dec = (minus ? "-" : "") + int.to_i(2).to_s
if df
dec << (df.to_i(2) / 2.0**(df.size)).to_s[1..-1]
else
dec << ".0"
end
end
 
data = %w[23.34375 11.90625 -23.34375 -11.90625]
data.each do |dec|
bin = dec2bin(dec)
dec2 = bin2dec(bin)
puts "%10s => %12s =>%10s" % [dec, bin, dec2]
end
Output:
  23.34375 =>  10111.01011 =>  23.34375
  11.90625 =>   1011.11101 =>  11.90625
 -23.34375 => -10111.01011 => -23.34375
 -11.90625 =>  -1011.11101 => -11.90625

Sidef[edit]

func dec2bin(String n) {
Num(Num(n, 10).base(2), 10)
}
 
func bin2dec(String n) {
Num(Num(n, 10).base(10), 2)
}
 
with("23.34375") { |s| say (" #{s} => ", dec2bin(s)) }
with("1011.11101") { |s| say ( "#{s} => ", bin2dec(s)) }
Output:
  23.34375 => 10111.01011
1011.11101 => 11.90625

Tcl[edit]

By far the easiest way to do this is to use Tcl's built-in handling of IEEE arithmetic, converting the IEEE representation into the string representation we want (and vice versa) by simple string manipulations.

Works with: Tcl version 8.6
package require Tcl 8.6
 
proc dec2bin x {
binary scan [binary format R $x] B* x
regexp {(.)(.{8})(.{23})} $x -> s e m
binary scan [binary format B* $e] cu e
if {$e == 0 && ![string match *1* $m]} {
# Special case for zero
set m 0.0
} else {
incr e -127
 
set m 1$m
if {$e < 0} {
set m [string repeat "0" [expr {-$e}]]$m
set m [string trimright [regsub {^.} $m "&."] "0"]
} else {
set m [string trimright [regsub ^.[string repeat . $e] $m "&."] "0"]
}
if {[string match *. $m]} {
append m 0
}
}
if {$s} {
return -$m
} else {
return $m
}
}
proc bin2dec x {
if {[regexp {^-} $x]} {
set s 1
set x [string trimleft $x -0]
} else {
set s 0
set x [string trimleft $x +0]
}
lassign [split [string trimright $x 0] .] fore aft
if {[string length $fore]} {
set e [expr {[string length $fore] - 1}]
set digits [string range $fore$aft 1 end]
} elseif {[string length $aft]} {
set digits [string range [string trimleft $aft 0] 1 end]
set e [expr {[string length $digits] - [string length $aft]}]
} else {
set e -127
set digits {}
}
incr e 127
binary scan [binary format B* [format %b%08b%-023s $s $e $digits]] R x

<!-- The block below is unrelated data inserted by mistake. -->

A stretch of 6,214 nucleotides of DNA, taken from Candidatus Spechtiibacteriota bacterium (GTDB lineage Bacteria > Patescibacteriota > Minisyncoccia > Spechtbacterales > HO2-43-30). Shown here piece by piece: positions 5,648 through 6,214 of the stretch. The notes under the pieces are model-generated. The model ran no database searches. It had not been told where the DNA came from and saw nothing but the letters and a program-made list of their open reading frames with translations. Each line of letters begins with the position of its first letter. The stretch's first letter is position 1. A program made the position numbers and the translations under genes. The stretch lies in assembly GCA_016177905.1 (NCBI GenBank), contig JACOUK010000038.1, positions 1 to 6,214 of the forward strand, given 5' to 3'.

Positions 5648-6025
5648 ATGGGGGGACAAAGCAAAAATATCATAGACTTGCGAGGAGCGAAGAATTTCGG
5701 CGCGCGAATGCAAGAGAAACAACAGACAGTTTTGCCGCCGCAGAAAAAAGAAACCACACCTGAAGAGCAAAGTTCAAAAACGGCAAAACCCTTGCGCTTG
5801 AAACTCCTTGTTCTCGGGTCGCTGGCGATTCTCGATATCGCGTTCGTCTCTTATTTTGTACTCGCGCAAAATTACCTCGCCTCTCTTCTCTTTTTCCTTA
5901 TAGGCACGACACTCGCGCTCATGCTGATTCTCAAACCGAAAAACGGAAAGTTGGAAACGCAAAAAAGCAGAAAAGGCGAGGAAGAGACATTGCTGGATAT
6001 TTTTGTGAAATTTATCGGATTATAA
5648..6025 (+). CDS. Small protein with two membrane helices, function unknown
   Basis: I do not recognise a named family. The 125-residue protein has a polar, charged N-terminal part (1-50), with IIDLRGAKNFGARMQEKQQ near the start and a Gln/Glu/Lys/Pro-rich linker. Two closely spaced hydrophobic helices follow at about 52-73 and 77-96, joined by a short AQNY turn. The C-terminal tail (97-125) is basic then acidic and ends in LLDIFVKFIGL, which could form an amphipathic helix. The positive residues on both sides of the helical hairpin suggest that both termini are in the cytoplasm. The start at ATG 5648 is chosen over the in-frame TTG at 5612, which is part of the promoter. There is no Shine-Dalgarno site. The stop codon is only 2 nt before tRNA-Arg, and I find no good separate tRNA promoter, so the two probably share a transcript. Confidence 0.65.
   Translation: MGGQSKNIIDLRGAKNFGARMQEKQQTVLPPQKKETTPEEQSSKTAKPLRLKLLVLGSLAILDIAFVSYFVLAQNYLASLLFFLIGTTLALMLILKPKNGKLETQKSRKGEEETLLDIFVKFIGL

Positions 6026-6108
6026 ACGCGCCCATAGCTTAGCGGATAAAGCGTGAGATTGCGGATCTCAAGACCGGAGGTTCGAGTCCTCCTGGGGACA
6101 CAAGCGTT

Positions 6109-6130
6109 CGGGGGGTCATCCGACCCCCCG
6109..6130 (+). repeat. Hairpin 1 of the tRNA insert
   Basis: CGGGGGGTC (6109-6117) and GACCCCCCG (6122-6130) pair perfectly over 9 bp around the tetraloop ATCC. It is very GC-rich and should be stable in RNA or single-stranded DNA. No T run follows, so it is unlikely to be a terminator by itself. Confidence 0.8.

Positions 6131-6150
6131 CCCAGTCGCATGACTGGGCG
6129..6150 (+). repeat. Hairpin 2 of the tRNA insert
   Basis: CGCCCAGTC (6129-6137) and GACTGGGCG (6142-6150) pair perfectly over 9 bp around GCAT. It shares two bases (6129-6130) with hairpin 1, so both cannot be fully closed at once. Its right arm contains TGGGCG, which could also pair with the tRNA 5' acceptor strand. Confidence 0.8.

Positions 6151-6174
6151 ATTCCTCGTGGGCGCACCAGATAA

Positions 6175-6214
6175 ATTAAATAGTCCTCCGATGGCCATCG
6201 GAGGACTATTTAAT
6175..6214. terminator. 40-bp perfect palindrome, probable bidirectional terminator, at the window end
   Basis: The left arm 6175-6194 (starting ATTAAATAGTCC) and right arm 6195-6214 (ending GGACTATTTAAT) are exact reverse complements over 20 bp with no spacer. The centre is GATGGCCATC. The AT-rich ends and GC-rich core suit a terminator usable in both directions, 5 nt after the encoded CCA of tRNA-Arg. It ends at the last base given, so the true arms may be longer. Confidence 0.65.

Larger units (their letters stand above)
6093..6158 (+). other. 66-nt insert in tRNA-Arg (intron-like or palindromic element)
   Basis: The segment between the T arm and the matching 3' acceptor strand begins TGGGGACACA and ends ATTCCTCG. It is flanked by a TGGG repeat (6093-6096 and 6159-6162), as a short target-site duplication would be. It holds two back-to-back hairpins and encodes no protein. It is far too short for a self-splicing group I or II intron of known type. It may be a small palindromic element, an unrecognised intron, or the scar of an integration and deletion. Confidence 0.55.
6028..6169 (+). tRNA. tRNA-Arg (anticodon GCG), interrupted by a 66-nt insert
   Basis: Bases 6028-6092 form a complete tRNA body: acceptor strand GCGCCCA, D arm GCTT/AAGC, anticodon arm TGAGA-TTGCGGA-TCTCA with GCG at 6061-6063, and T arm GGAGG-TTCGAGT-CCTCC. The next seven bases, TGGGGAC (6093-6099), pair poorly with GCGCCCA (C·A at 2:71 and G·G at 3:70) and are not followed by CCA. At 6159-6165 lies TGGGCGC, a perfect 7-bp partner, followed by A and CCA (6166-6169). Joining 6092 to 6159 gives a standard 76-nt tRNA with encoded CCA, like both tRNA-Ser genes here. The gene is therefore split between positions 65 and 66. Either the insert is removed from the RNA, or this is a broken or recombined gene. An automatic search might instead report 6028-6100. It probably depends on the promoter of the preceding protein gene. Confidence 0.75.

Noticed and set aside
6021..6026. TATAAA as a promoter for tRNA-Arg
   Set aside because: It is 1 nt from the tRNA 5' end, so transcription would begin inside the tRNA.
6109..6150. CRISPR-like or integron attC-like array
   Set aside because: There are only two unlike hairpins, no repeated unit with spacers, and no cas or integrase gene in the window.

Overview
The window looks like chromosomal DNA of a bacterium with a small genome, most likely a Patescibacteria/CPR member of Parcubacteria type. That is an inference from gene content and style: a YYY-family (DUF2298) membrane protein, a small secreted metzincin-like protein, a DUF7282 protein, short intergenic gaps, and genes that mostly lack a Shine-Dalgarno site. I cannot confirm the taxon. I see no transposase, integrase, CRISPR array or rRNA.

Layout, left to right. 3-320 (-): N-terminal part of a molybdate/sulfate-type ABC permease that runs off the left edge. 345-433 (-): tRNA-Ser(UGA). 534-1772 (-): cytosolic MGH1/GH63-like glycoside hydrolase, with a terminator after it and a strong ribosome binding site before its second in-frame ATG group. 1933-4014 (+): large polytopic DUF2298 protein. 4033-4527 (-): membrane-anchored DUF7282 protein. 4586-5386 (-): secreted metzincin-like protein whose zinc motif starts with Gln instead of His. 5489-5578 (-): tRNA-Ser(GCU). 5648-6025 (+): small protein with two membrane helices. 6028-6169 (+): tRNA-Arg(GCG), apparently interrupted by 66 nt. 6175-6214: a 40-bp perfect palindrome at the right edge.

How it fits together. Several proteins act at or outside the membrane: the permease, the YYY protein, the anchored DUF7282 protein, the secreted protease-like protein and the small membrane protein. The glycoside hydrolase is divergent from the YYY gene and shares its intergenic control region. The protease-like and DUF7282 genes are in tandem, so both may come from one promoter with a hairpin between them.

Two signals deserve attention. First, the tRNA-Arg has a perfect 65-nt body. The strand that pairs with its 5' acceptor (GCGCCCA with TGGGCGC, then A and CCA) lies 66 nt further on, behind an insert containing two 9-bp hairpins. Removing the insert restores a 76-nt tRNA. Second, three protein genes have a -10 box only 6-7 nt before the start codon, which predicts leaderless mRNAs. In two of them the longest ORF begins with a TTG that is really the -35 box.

return $x
}
 
foreach case {77 0.25 0.15625 0.1 -33.8 0 1 2 3 23.34375 11.90625} {
set b [dec2bin $case]
set d [bin2dec $b]
puts "$case => $b => $d"
}
Output:
77 => 1001101.0 => 77.0
0.25 => 0.01 => 0.25
0.15625 => 0.00101 => 0.15625
0.1 => 0.000110011001100110011001101 => 0.10000000149011612
-33.8 => -100001.110011001100110011 => -33.79999923706055
0 => 0.0 => 0.0
1 => 1.0 => 1.0
2 => 10.0 => 2.0
3 => 11.0 => 3.0
23.34375 => 10111.01011 => 23.34375
11.90625 => 1011.11101 => 11.90625

Adapting the code to work with IEEE double-precision floats is left as an exercise for the reader, as is dealing with the trickier special cases of the infinities and NaN.

zkl[edit]

Rather limited.

fcn bin2float(bstr){  // no exponents
bstr=bstr.strip();
m:=bstr[0,1]=="-"; if(m)bstr=bstr[1,*]; m=m and -1 or 1;
a,b:=bstr.split(".").apply(fcn(s){ s and s or 0 }).append(0,0);
(a.toInt(2).toFloat() + b.toInt(2).toFloat()/(2).pow(b.len()))*m
}
foreach bstr in (T("1011.11101","0.01","0.11111111111","-.1","","1")){
println(bstr," --> ",bin2float(bstr).toString(20))
}
Output:
1011.11101 --> 11.90625
0.01 --> 0.25
0.11111111111 --> 0.99951171875
-.1 --> -0.5
 --> 0
1 --> 1
fcn float2bin(x,digitsOfPrecision=20){
m,zeros:="","0"*digitsOfPrecision;
if(x<0){ m="-"; x=-x }
a,b:=x.modf(); // int and fractional parts
b=(b*(2).pow(digitsOfPrecision)).round().toInt().toString(2);
b=zeros[0,digitsOfPrecision-b.len()] + b; // don't drop leading zeros
if(z:=b.reverse().prefix(zeros)) b=b[0,-z]; // remove trailing zeros
String(m,a.toString(2),".",b);
}
foreach x in (T(23.34375,(0.0).pi,-33.8,0.1,0.15625)){
println(x," --> ",s:=float2bin(x)," --> ",bin2float(s).toString(20));
}
Output:
23.3438 --> 10111.01011 --> 23.34375
3.14159 --> 11.00100100001111110111 --> 3.1415929794311523438
-33.8 --> -100001.11001100110011001101 --> -33.800000190734863281
0.1 --> 0.0001100110011001101 --> 0.1000003814697265625
0.15625 --> 0.00101 --> 0.15625